Switzerland is one of the wealthiest countries in Europe, yet the proportion of private ‘out of pocket’ spending on health is exceptionally high at 26% of total health spending. This means that low and middle income households pay a higher proportion of their income for health care than the richest. Swiss patients wanting health care have to pay a “deductible” (fixed amount to be paid before insurance cover begins to reimburse costs) as well as a copayment (a percentage of the cost of treatment) which cannot by law be covered by insurance. There is a £12 per day fee for hospital inpatient treatment.

Belgium, with slightly higher population than London, levies higher user charges for mental health and dental care, again limiting accessibility especially for the poorest. 

The Netherlands has a complex combination of mandatory and voluntary health insurance in which costs fall disproportionately on poorer people. Even the right wing US Heritage Foundation points out that low and lower-middle income individuals end up paying between 20-25% of their income in healthcare costs: this is far less equitable than the UK system. Competition has increased the bureaucratization of the Dutch healthcare system, with over 1400 different insurance packages, making choice for consumers extremely complicated.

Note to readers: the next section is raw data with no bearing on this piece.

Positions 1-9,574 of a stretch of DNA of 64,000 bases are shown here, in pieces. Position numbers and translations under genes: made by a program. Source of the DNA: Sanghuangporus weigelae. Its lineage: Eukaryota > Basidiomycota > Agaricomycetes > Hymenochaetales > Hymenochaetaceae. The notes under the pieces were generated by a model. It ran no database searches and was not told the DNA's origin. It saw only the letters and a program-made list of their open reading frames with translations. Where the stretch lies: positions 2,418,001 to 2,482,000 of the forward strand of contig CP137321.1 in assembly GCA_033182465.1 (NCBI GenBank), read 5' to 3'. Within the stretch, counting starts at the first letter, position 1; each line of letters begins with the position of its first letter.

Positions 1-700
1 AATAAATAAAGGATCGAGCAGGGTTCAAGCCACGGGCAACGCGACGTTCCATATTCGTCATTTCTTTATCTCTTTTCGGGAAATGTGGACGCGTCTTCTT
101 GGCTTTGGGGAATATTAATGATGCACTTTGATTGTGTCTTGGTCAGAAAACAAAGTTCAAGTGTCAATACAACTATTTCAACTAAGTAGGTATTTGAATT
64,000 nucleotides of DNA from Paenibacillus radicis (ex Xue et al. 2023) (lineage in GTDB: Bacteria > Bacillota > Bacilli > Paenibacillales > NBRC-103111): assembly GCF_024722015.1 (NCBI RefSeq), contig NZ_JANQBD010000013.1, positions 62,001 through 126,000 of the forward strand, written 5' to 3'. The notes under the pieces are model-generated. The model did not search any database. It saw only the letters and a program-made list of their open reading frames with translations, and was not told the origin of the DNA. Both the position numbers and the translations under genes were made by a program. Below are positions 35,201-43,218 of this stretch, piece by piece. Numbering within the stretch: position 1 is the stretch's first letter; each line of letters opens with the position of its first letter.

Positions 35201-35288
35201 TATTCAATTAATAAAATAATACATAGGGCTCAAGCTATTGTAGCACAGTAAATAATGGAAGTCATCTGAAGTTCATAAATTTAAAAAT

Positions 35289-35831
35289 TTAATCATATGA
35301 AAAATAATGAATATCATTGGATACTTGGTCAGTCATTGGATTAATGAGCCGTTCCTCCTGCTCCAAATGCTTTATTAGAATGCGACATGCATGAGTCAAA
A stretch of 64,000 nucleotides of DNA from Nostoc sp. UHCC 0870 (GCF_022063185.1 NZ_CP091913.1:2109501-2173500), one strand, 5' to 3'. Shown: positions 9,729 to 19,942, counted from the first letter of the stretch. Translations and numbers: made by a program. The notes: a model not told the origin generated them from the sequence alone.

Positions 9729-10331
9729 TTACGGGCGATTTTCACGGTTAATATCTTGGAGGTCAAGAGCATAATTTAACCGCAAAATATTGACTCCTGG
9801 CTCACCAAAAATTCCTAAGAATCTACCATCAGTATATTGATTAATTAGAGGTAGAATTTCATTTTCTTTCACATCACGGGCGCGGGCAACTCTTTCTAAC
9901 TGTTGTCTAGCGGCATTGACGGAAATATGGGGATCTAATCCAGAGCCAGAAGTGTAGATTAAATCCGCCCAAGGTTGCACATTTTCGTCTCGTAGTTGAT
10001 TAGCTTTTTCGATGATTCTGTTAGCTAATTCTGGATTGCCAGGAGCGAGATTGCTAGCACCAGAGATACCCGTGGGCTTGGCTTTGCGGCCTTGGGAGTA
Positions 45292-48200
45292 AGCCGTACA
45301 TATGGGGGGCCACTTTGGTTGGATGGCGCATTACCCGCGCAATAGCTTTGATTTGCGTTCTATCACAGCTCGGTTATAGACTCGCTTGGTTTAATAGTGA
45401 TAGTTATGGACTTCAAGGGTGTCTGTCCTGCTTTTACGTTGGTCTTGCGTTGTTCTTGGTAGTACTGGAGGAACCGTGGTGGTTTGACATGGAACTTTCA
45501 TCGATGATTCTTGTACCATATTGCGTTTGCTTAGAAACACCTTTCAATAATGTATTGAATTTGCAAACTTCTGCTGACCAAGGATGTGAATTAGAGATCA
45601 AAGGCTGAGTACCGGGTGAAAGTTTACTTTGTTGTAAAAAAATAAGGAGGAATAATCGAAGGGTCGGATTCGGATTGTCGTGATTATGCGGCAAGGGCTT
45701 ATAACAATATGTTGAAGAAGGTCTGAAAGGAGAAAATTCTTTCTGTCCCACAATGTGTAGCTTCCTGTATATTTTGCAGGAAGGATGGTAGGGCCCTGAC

A health service, not insurance

It seems the right wing’s ideal models aren’t so ideal after all if we look more closely. But David Davis and others also try to reinforce their case with a lie. They insist, against all of the evidence that our own NHS is an insurance system. Davis argues:

“Insurance-based system” is considered a dirty phrase by some. But the truth is that we already use a principle of insurance to fund our health service: National Insurance.”

But the argument for this is flimsy in the extreme: “Indeed, NHS England’s budget is of a similar scale to the total National Insurance take. The recent arguments about raising NICs show that people understand healthcare has to be paid for.”

This is as downright dishonest as the recent claim by new health Secretary Therese Coffey that the Tories were the Party that conceived the NHS in 1944. 

Davis knows full well that only in exceptional circumstances have governments turned to use National Insurance money to fund the NHS, which has always mainly been funded from general taxation – effectively sharing the risk and the costs of ill-health across the whole tax-paying population, the widest possible pool. Liz Truss and co have just reversed the most recent plan to use NI funds for the NHS.